The Baltimore Ravens and the Seattle Seahawks are so far away from each other geographically, yet they are so close when it comes to the idea of building a tough football team. The Seahawks are known for being a team that prides themselves on being physical on offense and defense with a quarterback who can hold his own. The Ravens, up until this season, made their mark that way every season under head coach John Harbaugh and quarterback Joe Flacco since 2008 and even longer than that if you include the Brian Billick years since 1999.
Now, the Ravens still have beliefs in that philosophy, but with the 4-8 record due to injuries and some questionable officiating, their image as a franchise in terms of fear has taken a little bit of a hit. But not enough to erase the 163 wins the franchise has accumulated since 2000 which is the fifth most in the NFL during that time, not enough to erase the 10 playoff appearances and the 15 playoff wins the Ravens accumulated in that time either.
Which is why Seahawks head coach Pete Carroll still has a lot of respect for the Ravens organization. One bad season can't erase when successful football teams have accomplished as he discussed via BaltimoreRavens.com:
I have tremendous respect for what these guys have been through over the years, their accomplishments, their style. Ozzie [Newsome] is incredible. John [Harbaugh] is an amazing coach. He has done everything in the style that I respect as much as I can - tough, physical, hard-nosed, consistent, upfront, straight-up guy, the whole thing. I hold them in the highest of regard, because they've been a team to deal with for a long time, and that's what I take the most pride in."
Not only does Carroll have a lot of respect for the Ravens, Seahawks general manager John Schneider expressed his respect for the Ravens early in the spring during the time of the 2015 NFL draft as noted via Seahawks.com:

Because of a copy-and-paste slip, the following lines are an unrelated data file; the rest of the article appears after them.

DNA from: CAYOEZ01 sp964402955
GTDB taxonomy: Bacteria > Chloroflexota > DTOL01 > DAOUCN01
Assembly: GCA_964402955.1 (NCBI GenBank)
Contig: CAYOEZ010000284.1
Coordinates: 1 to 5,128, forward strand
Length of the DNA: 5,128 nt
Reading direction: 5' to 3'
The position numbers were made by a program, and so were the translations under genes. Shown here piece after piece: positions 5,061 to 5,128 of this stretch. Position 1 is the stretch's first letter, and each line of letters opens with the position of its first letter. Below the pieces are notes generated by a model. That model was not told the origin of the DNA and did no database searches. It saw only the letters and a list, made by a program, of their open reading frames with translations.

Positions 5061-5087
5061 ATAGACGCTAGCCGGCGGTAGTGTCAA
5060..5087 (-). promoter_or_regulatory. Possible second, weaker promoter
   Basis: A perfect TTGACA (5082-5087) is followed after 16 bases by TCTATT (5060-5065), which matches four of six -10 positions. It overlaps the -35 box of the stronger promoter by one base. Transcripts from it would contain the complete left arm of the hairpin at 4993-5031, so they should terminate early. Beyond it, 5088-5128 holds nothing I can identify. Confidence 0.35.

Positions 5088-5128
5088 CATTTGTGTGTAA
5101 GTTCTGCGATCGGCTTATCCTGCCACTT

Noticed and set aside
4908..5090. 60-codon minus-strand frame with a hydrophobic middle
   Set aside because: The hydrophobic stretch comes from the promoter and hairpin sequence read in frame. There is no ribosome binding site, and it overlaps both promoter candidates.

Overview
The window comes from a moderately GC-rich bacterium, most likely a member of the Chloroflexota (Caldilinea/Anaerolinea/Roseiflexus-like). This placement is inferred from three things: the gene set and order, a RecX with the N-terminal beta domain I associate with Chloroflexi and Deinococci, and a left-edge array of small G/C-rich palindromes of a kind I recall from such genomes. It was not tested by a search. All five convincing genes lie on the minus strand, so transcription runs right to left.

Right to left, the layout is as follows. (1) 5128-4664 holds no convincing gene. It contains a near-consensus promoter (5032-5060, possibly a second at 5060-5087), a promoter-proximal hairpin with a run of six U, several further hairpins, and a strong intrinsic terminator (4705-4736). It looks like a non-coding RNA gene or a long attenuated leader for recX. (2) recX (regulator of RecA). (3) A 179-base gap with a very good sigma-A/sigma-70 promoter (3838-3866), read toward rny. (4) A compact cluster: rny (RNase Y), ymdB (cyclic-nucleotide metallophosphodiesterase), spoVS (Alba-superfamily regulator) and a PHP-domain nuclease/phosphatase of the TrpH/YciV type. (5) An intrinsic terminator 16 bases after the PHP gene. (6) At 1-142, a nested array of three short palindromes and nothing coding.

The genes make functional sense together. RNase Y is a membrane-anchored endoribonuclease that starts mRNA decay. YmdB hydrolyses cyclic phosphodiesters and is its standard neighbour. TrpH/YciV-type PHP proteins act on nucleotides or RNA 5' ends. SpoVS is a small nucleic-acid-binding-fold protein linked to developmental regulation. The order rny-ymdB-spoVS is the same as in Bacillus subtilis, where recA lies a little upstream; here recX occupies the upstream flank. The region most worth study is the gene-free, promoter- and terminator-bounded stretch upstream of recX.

An interesting nugget to stem from Schneider's conversation dated back to his early days at the helm in Seattle, when he and Carroll came to the conclusion that the way the Pittsburgh Steelers and Baltimore Ravens played was the NFL "standard" they would strive for.
The Steelers and Ravens, teams that reside in the AFC North, have had one of the League's most physical rivalries since before Schneider and Carroll came to Seattle. Schneider said the Seahawks' goal was to target "smart, tough, and reliable" football players to build a team that could "play you anywhere" - at home or on the road.
The Seahawks certainly have the Ravens respect as well. In fact, even though they may not admit it, I'm sure that there are people within the Ravens organization and obviously Ravens fans who were rooting for the Seahawks in Super Bowl 40 against the Pittsburgh Steelers and in Super Bowl 49 against the New England Patriots.
This was the number one game I was looking forward to seeing before the season started, but with all of the injuries the Ravens have sustained, there won't be a lot to tell in terms of where Baltimore matches up against one of the NFL's elite teams.